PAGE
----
JaeWon Yang, Javad Parvizi, Erik N. Hansen, Chris N. Culvern, John C. Segreti, Timothy Tan, Curtis W. Hartman, Scott M. Sporer, Craig J. Della Valle, The Knee Society Research Group
Bone Joint J 2020;102-B(6 Supple A):3–9.
Summary by Emanuele Chisari MD
Prosthetic joint infection (PJI) remains a challenging complication of total hip (THA) and total knee arthroplasty (TKA). It is associated with significant morbidity and mortality and imposes a considerable economic burden on the health care system.
Although two-stage revision surgery is considered the gold standard for PJI treatment, only three published studies investigated the role of antibiotic therapy following the reimplantation (i.e. second stage). Two of these studies were retrospective, non-randomized single-center studies with varying durations of antibiotic regimes[1, 2]. The third study was a multicenter, randomized control study, but had a mean follow-up of only 12 months . The purpose of the current study was to follow patients from this latter trial for a longer period to determine if a three-month course of appropriate oral antibiotics following two-stage revision reduced the rate of failure due to further infection at a minimum follow-up of two years.
The study included 142 patients randomized to either antibiotic treatment (n=72) or no treatment (n=70 controls) following reimplantation. At two years, 9 of 72 patients (12.5%) who received antibiotics failed due to further infection compared with 20 of 70 patients (28.6%) who did not receive antibiotics (p = 0.012).
Although the median time to failure of approximately one year in this study was similar to what has previously been reported , the current study found that a considerable number of infections occurred within the first 90 days following reimplantation in both the treatment and control groups (22.2% and 55.0%, respectively). The fact that nearly one-fifth of failures due to further infection in the treatment group occurred during this 90-day period highlights how critical this postoperative window is for risk of infection, despite antibiotic administration. Culture results demonstrated that most failures in both the treatment and control groups were caused by new microorganisms (66.7% and 85.0%, respectively, p = 0.339), similar to what has previously been reported . Further work is required to determine whether microorganism-directed or more broad-spectrum oral antibiotic treatment is superior in reducing the rate of failure due to further infection. Several limitations were acknowledged by the authors. In particular, the study did not blind surgeons and clinical staff to the intervention assignments, a placebo was not administered, and the group missed the targeted sample size. In addition, the study used an outdated definition for determining failure (MSIS 2011). However, by defining failure due to further infection as only involving infections meeting MSIS criteria, the study was able to limit assessor bias, which is common in more complex assessments. Finally, the operating techniques used at the different centers were heterogeneous; however, this may make the findings more generalization.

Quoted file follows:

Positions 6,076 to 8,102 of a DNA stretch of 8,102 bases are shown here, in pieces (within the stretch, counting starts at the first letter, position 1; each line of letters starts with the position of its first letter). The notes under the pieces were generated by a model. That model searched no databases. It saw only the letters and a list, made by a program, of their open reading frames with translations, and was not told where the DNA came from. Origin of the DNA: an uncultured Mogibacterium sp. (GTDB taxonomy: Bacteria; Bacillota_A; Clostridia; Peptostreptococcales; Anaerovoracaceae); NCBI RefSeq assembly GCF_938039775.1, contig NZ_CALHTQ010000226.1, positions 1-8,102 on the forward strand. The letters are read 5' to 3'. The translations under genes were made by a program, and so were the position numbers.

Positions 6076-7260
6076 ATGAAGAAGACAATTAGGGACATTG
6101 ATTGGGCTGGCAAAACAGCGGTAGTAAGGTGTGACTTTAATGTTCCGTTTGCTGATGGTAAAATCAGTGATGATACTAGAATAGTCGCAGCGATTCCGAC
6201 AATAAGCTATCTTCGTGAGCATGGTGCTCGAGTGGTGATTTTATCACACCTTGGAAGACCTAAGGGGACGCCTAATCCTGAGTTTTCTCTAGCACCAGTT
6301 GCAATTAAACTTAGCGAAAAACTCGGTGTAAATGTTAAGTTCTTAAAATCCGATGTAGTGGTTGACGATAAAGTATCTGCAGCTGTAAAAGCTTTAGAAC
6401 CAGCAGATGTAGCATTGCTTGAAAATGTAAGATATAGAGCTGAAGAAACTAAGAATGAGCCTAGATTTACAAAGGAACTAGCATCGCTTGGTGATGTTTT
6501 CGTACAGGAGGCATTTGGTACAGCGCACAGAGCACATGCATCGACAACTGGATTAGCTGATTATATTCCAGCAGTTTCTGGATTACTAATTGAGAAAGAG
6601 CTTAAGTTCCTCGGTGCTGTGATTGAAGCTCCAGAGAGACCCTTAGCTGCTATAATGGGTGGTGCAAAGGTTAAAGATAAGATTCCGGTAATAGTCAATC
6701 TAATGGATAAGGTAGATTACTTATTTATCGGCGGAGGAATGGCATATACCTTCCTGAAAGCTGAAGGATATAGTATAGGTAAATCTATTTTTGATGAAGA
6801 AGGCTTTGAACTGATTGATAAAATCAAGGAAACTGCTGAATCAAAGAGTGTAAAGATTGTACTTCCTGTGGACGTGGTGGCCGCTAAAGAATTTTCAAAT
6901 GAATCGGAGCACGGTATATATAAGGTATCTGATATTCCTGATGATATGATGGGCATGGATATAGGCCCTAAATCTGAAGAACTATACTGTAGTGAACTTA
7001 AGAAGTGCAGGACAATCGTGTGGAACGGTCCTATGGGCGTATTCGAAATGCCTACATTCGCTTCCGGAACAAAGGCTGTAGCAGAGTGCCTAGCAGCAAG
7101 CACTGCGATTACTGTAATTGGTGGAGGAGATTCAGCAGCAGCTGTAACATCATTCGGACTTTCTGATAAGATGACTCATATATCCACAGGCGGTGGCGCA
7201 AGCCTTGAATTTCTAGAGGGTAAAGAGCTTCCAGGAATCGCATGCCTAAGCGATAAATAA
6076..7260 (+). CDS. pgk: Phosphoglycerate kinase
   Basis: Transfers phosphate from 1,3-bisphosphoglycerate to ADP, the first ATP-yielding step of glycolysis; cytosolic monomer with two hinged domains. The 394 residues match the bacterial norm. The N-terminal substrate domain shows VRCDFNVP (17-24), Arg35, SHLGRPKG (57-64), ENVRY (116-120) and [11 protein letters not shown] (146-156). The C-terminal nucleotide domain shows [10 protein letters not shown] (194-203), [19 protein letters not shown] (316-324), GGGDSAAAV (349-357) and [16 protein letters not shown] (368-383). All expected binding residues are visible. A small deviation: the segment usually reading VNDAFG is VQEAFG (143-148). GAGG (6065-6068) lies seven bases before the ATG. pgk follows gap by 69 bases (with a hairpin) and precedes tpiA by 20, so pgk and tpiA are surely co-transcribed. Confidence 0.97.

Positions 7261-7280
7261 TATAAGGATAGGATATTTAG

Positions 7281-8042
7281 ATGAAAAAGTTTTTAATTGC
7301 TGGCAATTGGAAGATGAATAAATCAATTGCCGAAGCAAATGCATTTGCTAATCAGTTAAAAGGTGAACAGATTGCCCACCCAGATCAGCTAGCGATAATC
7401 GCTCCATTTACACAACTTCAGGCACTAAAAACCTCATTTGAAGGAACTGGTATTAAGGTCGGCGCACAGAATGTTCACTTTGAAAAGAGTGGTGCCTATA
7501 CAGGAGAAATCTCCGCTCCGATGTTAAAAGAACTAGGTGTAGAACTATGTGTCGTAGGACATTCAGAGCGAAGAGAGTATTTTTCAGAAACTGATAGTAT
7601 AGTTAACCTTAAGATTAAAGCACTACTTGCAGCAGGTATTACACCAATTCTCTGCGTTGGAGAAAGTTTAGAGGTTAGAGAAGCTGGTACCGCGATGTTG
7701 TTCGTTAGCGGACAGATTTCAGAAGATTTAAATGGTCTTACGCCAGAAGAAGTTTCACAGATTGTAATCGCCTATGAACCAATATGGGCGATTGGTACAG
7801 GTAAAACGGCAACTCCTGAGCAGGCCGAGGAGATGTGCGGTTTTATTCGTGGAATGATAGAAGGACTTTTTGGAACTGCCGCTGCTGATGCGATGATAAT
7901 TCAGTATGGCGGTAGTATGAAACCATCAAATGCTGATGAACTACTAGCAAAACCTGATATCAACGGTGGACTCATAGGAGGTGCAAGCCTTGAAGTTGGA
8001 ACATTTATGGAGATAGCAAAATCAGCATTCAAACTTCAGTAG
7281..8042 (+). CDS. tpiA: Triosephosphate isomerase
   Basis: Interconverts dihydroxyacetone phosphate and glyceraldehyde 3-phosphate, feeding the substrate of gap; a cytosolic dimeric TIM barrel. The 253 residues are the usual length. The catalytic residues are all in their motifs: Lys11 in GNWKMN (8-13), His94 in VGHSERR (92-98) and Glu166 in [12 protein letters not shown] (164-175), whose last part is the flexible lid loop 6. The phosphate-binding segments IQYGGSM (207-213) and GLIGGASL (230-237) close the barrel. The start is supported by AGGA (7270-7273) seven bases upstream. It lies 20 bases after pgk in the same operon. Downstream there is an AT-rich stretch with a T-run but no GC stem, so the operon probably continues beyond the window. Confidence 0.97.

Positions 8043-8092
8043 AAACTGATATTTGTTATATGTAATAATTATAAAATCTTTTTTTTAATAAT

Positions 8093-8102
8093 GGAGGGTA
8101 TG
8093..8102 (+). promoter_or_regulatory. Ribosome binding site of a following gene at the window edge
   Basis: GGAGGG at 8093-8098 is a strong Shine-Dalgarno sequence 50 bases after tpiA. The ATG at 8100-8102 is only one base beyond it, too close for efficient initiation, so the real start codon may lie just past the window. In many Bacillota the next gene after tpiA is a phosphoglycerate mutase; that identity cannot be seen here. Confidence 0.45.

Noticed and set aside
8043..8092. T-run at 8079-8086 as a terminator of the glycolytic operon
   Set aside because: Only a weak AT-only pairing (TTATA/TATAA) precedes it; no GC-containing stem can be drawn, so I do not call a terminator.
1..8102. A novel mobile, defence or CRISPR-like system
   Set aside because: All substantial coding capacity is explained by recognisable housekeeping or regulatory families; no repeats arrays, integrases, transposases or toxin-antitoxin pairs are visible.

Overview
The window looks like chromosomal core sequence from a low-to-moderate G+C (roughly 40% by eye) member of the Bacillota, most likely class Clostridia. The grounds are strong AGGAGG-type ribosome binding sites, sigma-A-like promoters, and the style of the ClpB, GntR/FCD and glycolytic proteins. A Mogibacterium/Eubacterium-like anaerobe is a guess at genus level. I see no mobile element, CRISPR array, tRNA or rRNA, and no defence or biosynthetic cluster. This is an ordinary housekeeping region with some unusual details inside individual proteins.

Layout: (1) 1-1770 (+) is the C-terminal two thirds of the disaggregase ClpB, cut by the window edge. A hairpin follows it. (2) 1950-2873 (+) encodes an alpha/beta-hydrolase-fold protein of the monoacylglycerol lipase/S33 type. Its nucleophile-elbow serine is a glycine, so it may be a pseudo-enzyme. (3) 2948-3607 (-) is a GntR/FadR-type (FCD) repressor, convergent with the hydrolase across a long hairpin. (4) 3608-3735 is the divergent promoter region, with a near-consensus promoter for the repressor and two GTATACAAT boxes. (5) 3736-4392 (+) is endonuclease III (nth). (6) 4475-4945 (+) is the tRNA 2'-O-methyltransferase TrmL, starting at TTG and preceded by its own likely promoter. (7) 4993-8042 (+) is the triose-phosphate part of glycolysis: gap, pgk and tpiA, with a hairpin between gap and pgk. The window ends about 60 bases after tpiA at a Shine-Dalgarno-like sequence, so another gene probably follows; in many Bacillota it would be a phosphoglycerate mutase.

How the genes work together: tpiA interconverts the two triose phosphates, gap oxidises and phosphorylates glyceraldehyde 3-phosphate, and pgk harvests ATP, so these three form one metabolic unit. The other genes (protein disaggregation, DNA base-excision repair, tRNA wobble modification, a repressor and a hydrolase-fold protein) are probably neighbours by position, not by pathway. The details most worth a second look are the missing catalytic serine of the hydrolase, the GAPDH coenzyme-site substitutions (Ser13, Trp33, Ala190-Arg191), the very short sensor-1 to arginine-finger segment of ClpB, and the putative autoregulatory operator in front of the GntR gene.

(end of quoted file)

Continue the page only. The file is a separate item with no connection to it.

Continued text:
A. J. Johnson, M. G. Zywiel, L. C. Jones, R. E. Delanois, D. A. Stroh, and M. A. Mont, “Reduced re-infection rates with postoperative oral antibiotics after two-stage revision hip arthroplasty,” BMC Musculoskelet. Disord., vol. 14, no. 1, p. 123, Dec. 2013.
 M. G. Zywiel, A. J. Johnson, D. A. Stroh, J. Martin, D. R. Marker, and M. A. Mont, “Prophylactic oral antibiotics reduce reinfection rates following two-stage revision total knee arthroplasty,” Int. Orthop., vol. 35, no. 1, pp. 37–42, Jan. 2011.
 J. M. Frank et al., “The Mark Coventry, MD, Award: Oral Antibiotics Reduce Reinfection After Two-Stage Exchange: A Multicenter, Randomized Controlled Trial,” Clin. Orthop. Relat. Res., vol. 475, no. 1, pp. 56–61, Jan. 2017.
 A. A. Haleem, D. J. Berry, and A. D. Hanssen, “Mid-term to long-term follow-up of two-stage reimplantation for infected total knee arthroplasty,” in Clinical Orthopaedics and Related Research, 2004, vol. 428, no. 428, pp. 35–39.
 B. Zmistowski, M. W. Tetreault, P. Alijanipour, A. F. Chen, C. J. Della Valle, and J. Parvizi, “Recurrent periprosthetic joint infection: Persistent or new infection?,” J. Arthroplasty, vol. 28, no. 9, pp. 1486–1489, Oct. 2013.